Aug 14, 2019

Celebrated on the fifteenth of every seventh month on the lunar calendar, the Ghost Month is a Buddhist and Taoist belief that ghosts and spirits are freed and roam the earth to visit their living relatives or cause mischief⁠—often leading to accidents, unexpected deaths, and failures from personal and business ventures.

During this period, people are always reminded of a long list of things to avoid: Don’t make life-changing decisions, avoid taking long trips and being out at night, and don’t wear red or throw parties to avoid angering any spirits. My parents, for one, were advised to carry around a red pouch with salt in order to keep spirits away whenever there were important events.

For the most part, Ghost Month seems scary for believers and non-believers alike, given the long list of taboos and the generally fearful vibe during the month. Despite all of these, one should wonder: Is Ghost Month really something you should be afraid of?

Though Chinese traditions for the month are geared towards appeasing the spirits in the hopes of preventing them from wreaking havoc in one’s life, Ghost Month brings the memory of our long-lost loved ones to the forefront; we learn to honor the memory of our ancestors, further strengthening the importance of family in our lives.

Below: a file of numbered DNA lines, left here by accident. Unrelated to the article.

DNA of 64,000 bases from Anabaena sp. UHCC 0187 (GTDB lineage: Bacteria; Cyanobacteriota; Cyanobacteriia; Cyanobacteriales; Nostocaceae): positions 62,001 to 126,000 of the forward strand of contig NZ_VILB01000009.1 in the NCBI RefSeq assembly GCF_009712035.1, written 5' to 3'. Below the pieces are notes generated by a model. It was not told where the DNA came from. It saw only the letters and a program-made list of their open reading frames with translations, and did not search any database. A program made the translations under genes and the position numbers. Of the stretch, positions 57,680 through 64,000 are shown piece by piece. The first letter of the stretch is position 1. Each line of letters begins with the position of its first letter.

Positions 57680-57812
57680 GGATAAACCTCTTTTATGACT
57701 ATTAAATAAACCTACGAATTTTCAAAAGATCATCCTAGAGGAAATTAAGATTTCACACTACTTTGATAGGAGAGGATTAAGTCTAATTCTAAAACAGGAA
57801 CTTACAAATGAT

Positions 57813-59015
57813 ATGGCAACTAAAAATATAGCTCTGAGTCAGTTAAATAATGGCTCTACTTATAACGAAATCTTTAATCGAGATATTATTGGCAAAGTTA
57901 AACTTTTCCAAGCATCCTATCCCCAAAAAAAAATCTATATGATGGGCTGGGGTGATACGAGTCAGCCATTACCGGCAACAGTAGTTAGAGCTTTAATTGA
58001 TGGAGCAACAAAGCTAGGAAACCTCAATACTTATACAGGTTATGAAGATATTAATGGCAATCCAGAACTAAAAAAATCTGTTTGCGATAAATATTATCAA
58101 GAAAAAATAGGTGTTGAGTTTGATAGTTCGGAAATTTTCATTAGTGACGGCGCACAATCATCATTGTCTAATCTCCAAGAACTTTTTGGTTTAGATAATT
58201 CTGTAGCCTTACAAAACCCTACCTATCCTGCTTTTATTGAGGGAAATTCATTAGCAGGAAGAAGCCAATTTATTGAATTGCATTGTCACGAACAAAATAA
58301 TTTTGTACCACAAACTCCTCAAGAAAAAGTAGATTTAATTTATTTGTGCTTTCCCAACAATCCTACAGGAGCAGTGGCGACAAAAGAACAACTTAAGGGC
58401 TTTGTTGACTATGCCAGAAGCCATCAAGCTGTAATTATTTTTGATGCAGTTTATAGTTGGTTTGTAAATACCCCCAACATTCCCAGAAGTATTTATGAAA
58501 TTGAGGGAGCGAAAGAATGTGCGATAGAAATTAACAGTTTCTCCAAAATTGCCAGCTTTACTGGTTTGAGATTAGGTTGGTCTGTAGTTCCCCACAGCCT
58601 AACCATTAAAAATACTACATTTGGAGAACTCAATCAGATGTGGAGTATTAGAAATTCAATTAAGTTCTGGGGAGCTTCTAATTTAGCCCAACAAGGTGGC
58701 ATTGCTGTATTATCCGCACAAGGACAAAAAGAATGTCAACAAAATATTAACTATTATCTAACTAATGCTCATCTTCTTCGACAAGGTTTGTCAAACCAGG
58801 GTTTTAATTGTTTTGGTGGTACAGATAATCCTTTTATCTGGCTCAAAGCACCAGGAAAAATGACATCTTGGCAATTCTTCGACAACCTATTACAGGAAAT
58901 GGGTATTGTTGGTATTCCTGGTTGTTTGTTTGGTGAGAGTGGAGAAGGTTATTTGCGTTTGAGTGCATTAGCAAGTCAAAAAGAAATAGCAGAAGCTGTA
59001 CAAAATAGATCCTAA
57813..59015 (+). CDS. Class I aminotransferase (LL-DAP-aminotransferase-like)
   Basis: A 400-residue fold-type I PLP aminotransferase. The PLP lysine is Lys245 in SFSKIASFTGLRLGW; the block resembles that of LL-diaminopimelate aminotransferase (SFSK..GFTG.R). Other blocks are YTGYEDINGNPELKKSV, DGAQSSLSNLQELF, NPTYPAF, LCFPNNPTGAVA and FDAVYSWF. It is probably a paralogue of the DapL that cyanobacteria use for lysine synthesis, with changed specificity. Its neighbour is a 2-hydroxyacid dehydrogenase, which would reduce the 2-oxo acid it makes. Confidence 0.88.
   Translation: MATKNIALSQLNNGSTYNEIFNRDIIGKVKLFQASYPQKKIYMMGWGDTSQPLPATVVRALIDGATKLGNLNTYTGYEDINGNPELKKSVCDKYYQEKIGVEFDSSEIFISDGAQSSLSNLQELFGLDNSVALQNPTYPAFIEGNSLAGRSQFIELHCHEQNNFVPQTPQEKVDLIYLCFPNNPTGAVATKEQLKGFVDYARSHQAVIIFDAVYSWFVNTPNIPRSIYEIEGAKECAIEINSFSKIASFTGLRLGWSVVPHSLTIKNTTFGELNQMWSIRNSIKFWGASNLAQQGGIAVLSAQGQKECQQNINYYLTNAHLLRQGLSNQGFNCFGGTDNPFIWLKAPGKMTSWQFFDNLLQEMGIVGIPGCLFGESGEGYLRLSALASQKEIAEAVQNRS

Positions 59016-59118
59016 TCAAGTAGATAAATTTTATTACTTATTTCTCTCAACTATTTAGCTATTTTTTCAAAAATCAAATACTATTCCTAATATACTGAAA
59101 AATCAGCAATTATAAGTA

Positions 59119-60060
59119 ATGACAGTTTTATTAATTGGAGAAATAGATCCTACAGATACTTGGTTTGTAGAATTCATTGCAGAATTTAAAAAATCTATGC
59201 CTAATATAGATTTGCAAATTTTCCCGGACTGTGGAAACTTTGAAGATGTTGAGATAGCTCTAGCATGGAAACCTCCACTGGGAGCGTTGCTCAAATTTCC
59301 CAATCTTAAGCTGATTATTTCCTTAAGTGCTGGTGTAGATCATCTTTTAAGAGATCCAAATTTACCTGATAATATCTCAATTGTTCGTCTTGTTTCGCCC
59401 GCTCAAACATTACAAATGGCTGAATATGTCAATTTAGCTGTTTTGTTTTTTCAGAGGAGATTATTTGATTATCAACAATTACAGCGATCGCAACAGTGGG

We also learn to be more mindful of the dead, in general; we learn how to be more respectful of people who have long since departed, and we value the importance of living by looking back at the dead.

More than anything, the Ghost Month also provides an opportunity to reflect on our decisions and the opportunities we hope to pursue in the future. By slowing down and holding back at making big life-changing decisions, we learn how to work with the decisions we’ve made and the opportunities we already have.

 

Header image courtesy of Steinar Engeland from Unsplash

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